Now I shall move on to my opinions on the level of flaws and weaknesses a character requires, and what would be going too far. Because I believe it varies depending on a number of factors; who they are, their role in the story, how other characters behave towards them, what their skills and attributes are, the tone of the story, what the other characters are like, and probably other things too.
There’s two angles to this. Flaws and weaknesses that wouldn’t really be enough to balance out other factors, and ones that would go too far and render a character unlikeable. I’ll start with the first one.
So, if a character lacks insignificant flaws or weaknesses, that will be more noticeable if they’re treated as being particularly awesome or special in other regards. The term Mary Sue gets tossed about a lot. It’s supposed to refer to a character without any flaws, but it does get overused quite a lot. Sometimes, it’s just because someone just doesn’t like a story or character, and is throwing out every criticism they can, whether warranted or not. But other times, I get it. Sure, maybe the character’s bad at one or two things, and maybe they’re a bit thoughtless sometimes, but that doesn’t really count for much when they’re practically perfect in every other way.
Skills and attributes are the opposite of weaknesses and flaws, and while by and large you would want the good things to outweigh the bad, the difference can be too big. If you’ve got a character who’s pretty average, who’s a decent person who’s OK at life, but not especially great, they won’t need any massive issues to balance that out. But if they’re supposed to be a super special person who’s got quite a few things they’re really good at and everybody loves them because they’re just generally wonderful… well, such a character would be hard to work with, but if you’re going to make it work, they’re going to need some issue that can clearly be seen. It’s about balance. Again, you would generally want them to come down noticeably on the likeable and competent side of things, but the weight on the other side should be perceptible in comparison.
I hope that made sense. It did in my mind.
Another factor is the story. This time I’ll be talking more about going in the other direction, and going too far with your characters flaws or weaknesses. There can come a point where the character simply becomes unlikeable or annoying.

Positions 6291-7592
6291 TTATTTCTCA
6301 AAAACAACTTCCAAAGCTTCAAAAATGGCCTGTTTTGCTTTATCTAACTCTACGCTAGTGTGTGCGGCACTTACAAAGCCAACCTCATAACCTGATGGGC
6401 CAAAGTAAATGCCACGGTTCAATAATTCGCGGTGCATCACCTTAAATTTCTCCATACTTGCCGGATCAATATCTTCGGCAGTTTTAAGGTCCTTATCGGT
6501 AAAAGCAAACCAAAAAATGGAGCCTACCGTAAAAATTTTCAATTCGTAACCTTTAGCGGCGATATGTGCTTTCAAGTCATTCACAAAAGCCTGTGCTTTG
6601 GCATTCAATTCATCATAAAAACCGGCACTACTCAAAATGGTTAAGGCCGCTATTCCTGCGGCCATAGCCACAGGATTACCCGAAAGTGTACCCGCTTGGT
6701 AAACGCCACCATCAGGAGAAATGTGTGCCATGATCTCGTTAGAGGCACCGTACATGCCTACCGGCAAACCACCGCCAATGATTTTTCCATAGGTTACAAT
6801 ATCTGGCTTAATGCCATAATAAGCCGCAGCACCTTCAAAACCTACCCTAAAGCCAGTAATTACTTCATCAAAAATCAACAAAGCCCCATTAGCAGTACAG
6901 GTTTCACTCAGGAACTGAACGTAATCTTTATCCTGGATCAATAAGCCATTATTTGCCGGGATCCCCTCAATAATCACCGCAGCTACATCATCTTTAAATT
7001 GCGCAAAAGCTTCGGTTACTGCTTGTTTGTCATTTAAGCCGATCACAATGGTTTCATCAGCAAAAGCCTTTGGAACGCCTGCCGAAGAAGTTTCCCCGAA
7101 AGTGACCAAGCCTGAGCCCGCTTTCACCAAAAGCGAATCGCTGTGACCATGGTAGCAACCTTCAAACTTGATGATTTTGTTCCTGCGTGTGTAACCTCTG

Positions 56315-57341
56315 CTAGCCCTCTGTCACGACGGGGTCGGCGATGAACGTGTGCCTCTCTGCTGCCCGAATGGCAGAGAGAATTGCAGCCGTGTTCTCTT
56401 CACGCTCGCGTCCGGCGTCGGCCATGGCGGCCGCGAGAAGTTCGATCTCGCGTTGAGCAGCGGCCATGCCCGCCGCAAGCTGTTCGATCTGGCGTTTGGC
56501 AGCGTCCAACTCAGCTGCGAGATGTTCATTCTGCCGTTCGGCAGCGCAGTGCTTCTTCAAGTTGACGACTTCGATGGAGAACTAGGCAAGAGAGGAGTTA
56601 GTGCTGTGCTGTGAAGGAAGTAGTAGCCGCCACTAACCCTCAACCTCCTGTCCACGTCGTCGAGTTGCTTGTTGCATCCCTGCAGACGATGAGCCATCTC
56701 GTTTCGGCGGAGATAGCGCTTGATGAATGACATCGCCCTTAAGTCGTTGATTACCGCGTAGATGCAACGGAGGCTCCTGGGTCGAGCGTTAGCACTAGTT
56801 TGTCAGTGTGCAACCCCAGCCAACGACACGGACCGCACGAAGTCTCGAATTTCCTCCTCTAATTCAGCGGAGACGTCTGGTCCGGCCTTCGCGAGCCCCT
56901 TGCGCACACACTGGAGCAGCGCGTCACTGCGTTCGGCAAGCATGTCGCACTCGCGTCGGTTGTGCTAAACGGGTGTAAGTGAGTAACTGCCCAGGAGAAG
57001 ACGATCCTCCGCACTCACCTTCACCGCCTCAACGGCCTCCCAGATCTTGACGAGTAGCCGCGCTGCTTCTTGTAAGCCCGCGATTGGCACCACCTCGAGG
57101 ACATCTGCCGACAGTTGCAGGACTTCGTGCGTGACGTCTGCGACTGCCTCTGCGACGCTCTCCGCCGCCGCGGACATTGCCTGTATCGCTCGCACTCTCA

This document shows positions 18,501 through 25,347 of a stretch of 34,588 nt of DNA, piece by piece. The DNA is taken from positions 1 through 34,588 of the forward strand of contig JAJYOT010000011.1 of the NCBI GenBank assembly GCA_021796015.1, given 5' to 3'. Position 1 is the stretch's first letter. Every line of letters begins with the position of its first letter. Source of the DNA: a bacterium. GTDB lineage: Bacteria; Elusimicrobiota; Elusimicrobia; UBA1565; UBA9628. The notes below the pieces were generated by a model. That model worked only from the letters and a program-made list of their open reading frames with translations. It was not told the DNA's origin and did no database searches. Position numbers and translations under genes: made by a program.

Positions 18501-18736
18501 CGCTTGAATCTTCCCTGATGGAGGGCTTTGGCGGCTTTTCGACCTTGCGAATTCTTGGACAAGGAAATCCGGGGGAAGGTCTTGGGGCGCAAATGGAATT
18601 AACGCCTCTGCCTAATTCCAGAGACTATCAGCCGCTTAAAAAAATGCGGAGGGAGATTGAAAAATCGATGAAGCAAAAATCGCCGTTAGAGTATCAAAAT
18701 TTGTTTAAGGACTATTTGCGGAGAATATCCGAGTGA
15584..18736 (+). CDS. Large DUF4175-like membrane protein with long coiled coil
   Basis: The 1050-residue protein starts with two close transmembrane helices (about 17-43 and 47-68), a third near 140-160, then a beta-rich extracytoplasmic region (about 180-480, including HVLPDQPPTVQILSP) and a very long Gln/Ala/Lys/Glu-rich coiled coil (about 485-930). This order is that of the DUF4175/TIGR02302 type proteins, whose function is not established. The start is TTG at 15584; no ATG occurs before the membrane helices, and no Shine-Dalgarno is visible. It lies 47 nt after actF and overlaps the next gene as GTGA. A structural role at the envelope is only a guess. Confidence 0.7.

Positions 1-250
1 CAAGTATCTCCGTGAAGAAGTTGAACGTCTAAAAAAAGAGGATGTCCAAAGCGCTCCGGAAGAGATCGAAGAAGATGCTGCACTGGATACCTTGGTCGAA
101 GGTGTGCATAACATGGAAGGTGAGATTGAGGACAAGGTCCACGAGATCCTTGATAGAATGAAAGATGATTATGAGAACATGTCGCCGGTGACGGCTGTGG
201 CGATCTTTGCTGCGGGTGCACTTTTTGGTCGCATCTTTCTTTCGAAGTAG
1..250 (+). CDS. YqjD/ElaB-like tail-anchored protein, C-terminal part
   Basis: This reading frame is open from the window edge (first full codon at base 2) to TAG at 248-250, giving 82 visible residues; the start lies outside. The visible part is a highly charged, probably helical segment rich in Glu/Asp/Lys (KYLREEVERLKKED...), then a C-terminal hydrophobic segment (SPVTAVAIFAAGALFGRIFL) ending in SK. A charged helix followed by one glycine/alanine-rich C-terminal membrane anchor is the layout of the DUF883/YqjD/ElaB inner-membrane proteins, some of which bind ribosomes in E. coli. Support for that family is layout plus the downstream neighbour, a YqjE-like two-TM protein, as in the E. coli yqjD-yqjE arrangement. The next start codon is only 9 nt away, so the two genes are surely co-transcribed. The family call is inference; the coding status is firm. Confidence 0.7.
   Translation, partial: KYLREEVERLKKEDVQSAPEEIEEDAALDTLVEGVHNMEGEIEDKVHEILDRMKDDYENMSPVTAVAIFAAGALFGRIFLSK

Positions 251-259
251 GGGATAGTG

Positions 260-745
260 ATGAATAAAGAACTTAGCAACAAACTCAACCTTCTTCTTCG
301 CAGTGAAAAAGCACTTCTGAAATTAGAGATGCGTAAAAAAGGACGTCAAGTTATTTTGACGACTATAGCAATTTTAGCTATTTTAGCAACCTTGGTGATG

When that point is varies. One thing that affects it is the other characters, particularly the antagonists. You can’t expect the audience to root for someone who comes across as a worse person than who they’re up against. I’m not just talking about villains, I also mean characters readers just aren’t supposed to like, even if they’re not involved in anything really bad. If you want readers to root for your character in something, no matter how petty, you need them to come across as the better person.
And while you don’t want it be too easy for your characters to succeed at something, it should be plausible when they do. The antagonist might have an advantage, but if it’s too big of an advantage, then it could come across as a bit inexplicable if they lose. There’s ways to make it work, but you’ve got to be careful.
That’s not to say having completely evil and/or incompetent antagonists is a free pass to make the protagonists only a little better. But it does have an effect.
And then there’s the genre and general tone of the story. The protagonist of a dark and gritty thriller might get away with doing some pretty questionable things, but in a fluffy slice of life story you’d expect them to be a lot cleaner. And in the slice of life story, they can believably be OK even if they’re a bit rubbish at everything, but in a high stakes story they’ll probably need to be a bit better at life if they want to survive.
So, basically, discernment. I think that’s the general gist of this post. All characters need flaws and weaknesses, but you can’t make any hard and fast rules for the extent of them. That depends on the story you’re writing and how you want readers to react to the character. Unless you want your character to be unlikeable, or comedically incompetent or something, the good points should outweigh the bad, but how big of a difference is best is something that needs to be worked out.
So the sum total of all my rambling here is this; every writer has to work it out themselves. I just hope I’ve managed to come out with something that someone might find somewhat helpful.
Thanks for reading.